Home > All, Politics, Security Issues > GCHQ, DDoS, Anonymous, the Law and Lying

GCHQ, DDoS, Anonymous, the Law and Lying

February 5, 2014 Leave a comment Go to comments

Either we believe that the Snowden leaks are the biggest con in the history of the universe, or we accept that they are true. I know of no-one who has suggested the former – so they should be taken at face value.

The latest leak, published by NBC, is a presentation that discusses GCHQ’s DDoS attack against the anonops IRC channel, and its infiltration of the Anonymous chat rooms by GCHQ agents.

Nobody who has ever spoken to anyone in Anonymous will be surprised by this. Firstly, the group automatically assumes that every second person in the chat rooms is a ‘Fed’; and secondly they have been faced with DDoS attacks (either directly or via government supporters such as Jester) for many years.

So the reality is: no surprise here.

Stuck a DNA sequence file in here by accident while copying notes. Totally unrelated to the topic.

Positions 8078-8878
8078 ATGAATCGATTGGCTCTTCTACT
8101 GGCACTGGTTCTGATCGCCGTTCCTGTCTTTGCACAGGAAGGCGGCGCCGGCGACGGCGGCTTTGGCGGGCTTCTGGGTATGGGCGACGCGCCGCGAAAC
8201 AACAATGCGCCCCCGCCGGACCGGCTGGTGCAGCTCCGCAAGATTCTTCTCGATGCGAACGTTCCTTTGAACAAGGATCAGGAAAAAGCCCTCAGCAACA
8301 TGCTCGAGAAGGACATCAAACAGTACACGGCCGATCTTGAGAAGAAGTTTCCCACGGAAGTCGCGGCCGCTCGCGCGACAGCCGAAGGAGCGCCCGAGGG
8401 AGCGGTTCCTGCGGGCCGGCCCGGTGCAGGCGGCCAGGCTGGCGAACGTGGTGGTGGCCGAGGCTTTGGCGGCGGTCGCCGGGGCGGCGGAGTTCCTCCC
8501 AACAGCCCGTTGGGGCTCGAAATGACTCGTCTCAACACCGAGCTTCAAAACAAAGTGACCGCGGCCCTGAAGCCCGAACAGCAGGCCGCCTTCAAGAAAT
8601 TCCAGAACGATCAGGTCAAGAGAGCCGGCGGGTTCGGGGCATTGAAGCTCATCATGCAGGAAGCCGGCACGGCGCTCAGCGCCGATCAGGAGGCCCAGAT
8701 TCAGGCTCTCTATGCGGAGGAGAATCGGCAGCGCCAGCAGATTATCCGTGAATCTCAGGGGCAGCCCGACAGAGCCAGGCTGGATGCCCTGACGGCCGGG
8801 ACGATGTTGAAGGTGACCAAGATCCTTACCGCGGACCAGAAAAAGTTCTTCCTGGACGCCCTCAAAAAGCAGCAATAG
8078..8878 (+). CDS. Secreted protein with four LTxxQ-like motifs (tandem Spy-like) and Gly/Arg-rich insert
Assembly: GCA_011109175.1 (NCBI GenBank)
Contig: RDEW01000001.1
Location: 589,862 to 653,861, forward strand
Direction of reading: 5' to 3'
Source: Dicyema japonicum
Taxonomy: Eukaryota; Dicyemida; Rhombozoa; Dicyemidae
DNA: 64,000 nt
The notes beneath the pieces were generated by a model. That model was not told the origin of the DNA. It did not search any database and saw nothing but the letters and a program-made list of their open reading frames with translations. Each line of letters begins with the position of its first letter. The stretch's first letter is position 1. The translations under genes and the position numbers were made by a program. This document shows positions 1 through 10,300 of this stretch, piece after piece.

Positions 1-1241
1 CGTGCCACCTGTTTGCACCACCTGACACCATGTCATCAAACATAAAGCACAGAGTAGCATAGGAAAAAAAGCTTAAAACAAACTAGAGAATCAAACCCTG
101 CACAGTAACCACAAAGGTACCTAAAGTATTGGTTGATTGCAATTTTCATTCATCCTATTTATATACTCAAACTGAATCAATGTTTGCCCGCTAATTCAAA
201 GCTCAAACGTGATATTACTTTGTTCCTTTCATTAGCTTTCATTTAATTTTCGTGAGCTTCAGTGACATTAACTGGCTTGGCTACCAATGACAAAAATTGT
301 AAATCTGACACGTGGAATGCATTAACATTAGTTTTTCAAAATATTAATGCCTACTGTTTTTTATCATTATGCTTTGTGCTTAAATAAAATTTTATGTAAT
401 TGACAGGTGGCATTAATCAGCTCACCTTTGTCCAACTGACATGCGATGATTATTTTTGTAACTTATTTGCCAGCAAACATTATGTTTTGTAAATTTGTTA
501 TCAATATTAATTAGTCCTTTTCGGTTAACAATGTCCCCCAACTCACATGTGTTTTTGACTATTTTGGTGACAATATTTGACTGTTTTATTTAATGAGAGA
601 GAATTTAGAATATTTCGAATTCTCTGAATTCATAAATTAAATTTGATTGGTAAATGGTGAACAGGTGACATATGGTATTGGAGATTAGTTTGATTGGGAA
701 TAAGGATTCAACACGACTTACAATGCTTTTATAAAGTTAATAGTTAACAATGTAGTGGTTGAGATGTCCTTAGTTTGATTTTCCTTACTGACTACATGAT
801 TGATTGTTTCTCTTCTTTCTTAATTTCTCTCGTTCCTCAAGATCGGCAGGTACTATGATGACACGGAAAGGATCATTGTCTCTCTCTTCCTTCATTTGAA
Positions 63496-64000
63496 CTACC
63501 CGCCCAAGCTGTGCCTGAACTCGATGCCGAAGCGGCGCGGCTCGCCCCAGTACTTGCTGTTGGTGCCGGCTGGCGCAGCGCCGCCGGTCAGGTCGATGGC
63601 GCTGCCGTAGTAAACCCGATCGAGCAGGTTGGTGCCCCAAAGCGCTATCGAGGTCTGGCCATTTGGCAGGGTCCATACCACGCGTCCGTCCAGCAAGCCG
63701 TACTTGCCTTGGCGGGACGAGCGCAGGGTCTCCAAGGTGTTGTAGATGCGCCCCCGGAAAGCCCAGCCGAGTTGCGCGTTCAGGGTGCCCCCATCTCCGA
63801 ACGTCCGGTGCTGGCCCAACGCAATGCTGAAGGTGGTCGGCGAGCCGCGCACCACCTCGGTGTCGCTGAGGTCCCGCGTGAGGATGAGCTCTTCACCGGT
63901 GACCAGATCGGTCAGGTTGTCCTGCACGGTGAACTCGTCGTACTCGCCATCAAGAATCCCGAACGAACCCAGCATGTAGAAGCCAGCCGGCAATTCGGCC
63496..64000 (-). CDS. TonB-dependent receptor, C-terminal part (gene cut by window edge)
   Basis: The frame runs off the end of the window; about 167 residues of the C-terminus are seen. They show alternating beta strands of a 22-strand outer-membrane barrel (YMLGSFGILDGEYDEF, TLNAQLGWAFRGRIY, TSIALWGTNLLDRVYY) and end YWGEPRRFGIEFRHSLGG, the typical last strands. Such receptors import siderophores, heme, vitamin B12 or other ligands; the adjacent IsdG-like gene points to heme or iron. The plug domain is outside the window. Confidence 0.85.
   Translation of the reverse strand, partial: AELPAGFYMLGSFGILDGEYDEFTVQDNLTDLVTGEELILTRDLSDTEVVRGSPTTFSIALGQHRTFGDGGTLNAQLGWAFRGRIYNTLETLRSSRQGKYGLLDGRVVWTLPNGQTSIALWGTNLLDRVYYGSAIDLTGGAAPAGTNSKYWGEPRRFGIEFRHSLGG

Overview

For me, the most worrying element is the response from GCHQ. It said, according to the NBC report:

All of GCHQ’s work is carried out in accordance with a strict legal and policy framework which ensure[s] that our activities are authorized, necessary and proportionate, and that there is rigorous oversight, including from the Secretary of State, the Interception and Intelligence Services Commissioners and the Parliamentary Intelligence and Security Committee. All of our operational processes rigorously support this position.
War on Anonymous: British Spies Attacked Hackers, Snowden Docs Show

Think about this. Firstly, GCHQ is saying that its use of DDoS is legal. I doubt if many Brits understand that the law (probably the Terrorism Act and/or RIPA) allows the spy agency to engage in broadbrush DDoS attacks against innocent citizens (not everyone who uses IRC is a criminal!).

Secondly, GCHQ is saying that everything it does is subject to the oversight of the Secretary of State. That the Secretary of State did not stop this DDoS attack means that the Secretary of State sanctioned it.

So what we have is a government and legislation that specifically allows GCHQ to engage in practices against innocent people of unknown nationality with impunity, when members of Anonymous doing similar would be, and are, locked up. The only alternative is that GCHQ is lying – in which case Sir Iain Lobban should be locked up. Either way, it is an unacceptable situation.

Categories: All, Politics, Security Issues
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